Today we will review chapters 12-18 of “My Own Country: A Doctor’s Story” by Abraham Verghese.
In Chapters 12-18 of “My Own Country,” Abraham Verghese continues to tell the real stories of his patients. We hear more about Clyde, Vickie, Bobby, Ed, Raleigh and Fred, and are introduced to the Johnsons and Petie. As Clyde declines, he expresses anger at his condition while Vickie laments her neighbors’ too intimate knowledge of hers. Ed’s condition declines to the point of a needed stay in the ICU with too many nurses only half-heartedly giving treatment. Bobby is so relieved when Ed passes: “Praise the Lord, his suffering is over.” (228) Petie and his mother were denied care so many times they were convinced that they would be kicked out of Dr. Verghese’s office. Fred’s sister Bettie Lou was just as strong an advocate for people living with HIV/AIDS as her brother, but in a way that matched her own personality.
But the story out of these chapters that struck me the most were the Johnsons. Will Johnson had gotten HIV through a blood transfusion in the few months before screenings were implemented as common practice. The Johnsons were Christians who struggled with their diagnoses because of the strong stigma attached, but their own experience with the disease led them to believe that HIV/AIDS cannot be viewed as a punishment from God. Although the Johnsons’ silence on their diagnosis may have been a missed opportunity to confront the false stigma of HIV/AIDS, their story lives on in this book and may tug at the heartstrings of some of us who otherwise have a hard time connecting to AIDS as a reality.
Through these chapters, Dr. Verghese is honest about his own difficulties in treating AIDS patients. Especially in the early years, the stigma associated with AIDS was so strong that they carried over to those who treated and associated with people living with HIV/AIDS. Verghese admits that he often “felt as ‘guilty’ as the kind of people I cared for” (253). Even today, there are too few people in the fight against AIDS because of these same stigmas.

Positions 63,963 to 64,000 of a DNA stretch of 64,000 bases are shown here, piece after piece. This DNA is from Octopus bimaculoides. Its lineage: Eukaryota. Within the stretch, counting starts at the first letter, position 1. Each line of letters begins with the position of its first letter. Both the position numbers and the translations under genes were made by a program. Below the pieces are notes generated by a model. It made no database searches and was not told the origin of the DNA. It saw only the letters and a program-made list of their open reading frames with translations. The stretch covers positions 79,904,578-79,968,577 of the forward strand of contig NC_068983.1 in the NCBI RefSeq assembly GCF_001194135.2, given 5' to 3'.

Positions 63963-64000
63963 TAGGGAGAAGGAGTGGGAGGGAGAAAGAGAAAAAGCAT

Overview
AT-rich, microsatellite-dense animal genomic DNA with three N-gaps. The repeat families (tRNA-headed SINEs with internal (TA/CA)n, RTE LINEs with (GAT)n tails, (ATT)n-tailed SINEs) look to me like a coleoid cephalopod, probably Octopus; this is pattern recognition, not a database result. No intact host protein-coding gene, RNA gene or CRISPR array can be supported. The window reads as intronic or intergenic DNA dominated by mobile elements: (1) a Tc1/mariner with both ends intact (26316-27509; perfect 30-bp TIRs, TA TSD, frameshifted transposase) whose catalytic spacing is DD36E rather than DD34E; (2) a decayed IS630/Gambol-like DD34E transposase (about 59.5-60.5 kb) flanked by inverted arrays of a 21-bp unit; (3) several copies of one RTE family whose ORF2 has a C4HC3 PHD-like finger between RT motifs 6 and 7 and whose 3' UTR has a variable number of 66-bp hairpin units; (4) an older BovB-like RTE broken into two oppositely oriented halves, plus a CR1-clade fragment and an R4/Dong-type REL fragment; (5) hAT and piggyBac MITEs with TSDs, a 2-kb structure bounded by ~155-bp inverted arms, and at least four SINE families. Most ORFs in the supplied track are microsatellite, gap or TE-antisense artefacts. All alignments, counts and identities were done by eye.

Stigma, Support Groups, Overcoming Guilt
- Was it easier for me to sympathize and identify with this beautiful couple because they were not gay, not intravenous drug users? Because they reminded me of my parents? Will Johnson had at one point used the words “innocent victim” when describing his and his wife’s situation. I had wanted to interrupt him and say that all victims of this virus were innocent. (250)
- By taking up the cause of AIDS, I had become tainted, the associations of this word had tarnished me, I often felt as “guilty” as the kind of people I cared for. (253)
- For the first time in ten years, I hugged my son and told him how much I loved him. I would not want him to get sick without knowing that…Isn’t it a shame for it to take a disease like this for me to be close to my boy again? (257)
- I had failed to appreciate what he was going through and perhaps underestimated the comfort I could have brought him in spheres of his life unrelated to the virus. (271)
- The first time Fred and I shared a Coke or else shared a cigarette, it was a little spooky. Since then I’ve done that with Fred several times, even though I wouldn’t normally. I do it just to make a point with people we are around, particularly at TAP. (286)
- Before I was diagnosed, I felt immune; my denial was very strong. (287)
- We are not alone. The one unshakeable presence in our life is Christ … I would never understand an individual like that. But I would never, ever condemn him either. I don’t think any human being deserves this curse, and it is certainly not from God. My God is not a vengeful God. (291)
Questions to Ponder:
- Reluctance of treatment by everyone from nurses to dentists was prevalent throughout this section. In what ways do we let our own personal biases get in the way of our care for our neighbor? Are we aware of the effects our views of someone are keeping them from reaching health?
- The Johnsons present a new outlook on the ways that faith can get us through difficult circumstances. How can our faith help us to move forward in the fight against AIDS, one of the most difficult circumstances facing the world today?
Bettie Lou and Fred show us two vastly different forms of activism. Fred made his way to every march possible; Bettie Lou spoke through the sharing of a Coke. Consider the ways you may be most able to speak out for those facing stigmas and illnesses in the seemingly everyday parts of life.